As news of his passing spread throughout the Indian community, many of his closest friends were eager to express their sadness and sense of loss.

''I've known Floyd for over 60 years,'' Banks said. ''We have been fast friends since we were young kids together in boarding school, and we have grown closer as we have grown older. My heart is full of sadness. He was the greatest cultural ambassador that Indian America ever had - a real national treasure.''

''He stood for tradition, values, spirituality, perseverance and justice,'' said Lionel Bordeaux, president of Sinte Gleska University, who has known Westerman since their college days. ''Floyd was scheduled to deliver the keynote address at Sinte Gleska's 2007 commencement exercises. We planned to bestow an honorary degree on him at the ceremony, but he fell ill and was unable to attend. He didn't forget the young people, however. He sent a message to the students, congratulating them on their achievements and urging them to continue their good work.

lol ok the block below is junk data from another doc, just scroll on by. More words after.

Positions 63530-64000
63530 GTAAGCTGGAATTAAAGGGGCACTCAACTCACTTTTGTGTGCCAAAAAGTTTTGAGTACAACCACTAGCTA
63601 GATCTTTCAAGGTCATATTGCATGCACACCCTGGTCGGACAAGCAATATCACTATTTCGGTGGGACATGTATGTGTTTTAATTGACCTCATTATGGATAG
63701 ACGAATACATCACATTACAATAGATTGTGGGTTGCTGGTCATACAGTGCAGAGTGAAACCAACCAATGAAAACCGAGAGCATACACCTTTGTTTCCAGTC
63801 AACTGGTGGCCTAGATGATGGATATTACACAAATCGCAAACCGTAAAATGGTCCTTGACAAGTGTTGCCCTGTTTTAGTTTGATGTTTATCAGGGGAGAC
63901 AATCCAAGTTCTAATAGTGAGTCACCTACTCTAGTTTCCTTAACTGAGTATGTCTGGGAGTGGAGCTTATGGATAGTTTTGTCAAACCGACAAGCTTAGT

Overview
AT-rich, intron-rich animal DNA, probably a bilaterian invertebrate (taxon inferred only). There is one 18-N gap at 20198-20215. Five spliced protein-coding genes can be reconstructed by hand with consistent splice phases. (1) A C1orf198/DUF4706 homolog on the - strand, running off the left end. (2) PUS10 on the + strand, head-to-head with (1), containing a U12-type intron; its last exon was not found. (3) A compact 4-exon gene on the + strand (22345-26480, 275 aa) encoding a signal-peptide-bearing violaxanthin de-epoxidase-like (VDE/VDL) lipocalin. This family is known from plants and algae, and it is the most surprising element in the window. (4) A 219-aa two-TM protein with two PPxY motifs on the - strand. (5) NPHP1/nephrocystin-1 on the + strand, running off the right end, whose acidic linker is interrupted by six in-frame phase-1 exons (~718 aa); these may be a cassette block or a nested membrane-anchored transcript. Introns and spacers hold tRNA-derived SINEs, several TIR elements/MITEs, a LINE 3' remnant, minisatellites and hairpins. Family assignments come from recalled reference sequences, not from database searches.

''We are all much stronger today because Floyd walked this earth with us. Now he has joined the band of spiritual warriors. We are sad, but we celebrate his life and all that he stood for.''

In recent weeks, Lakota spiritual leader and longtime friend Leonard Crow Dog traveled to Westerman's home in Los Angeles, where he conducted a ceremony on his behalf.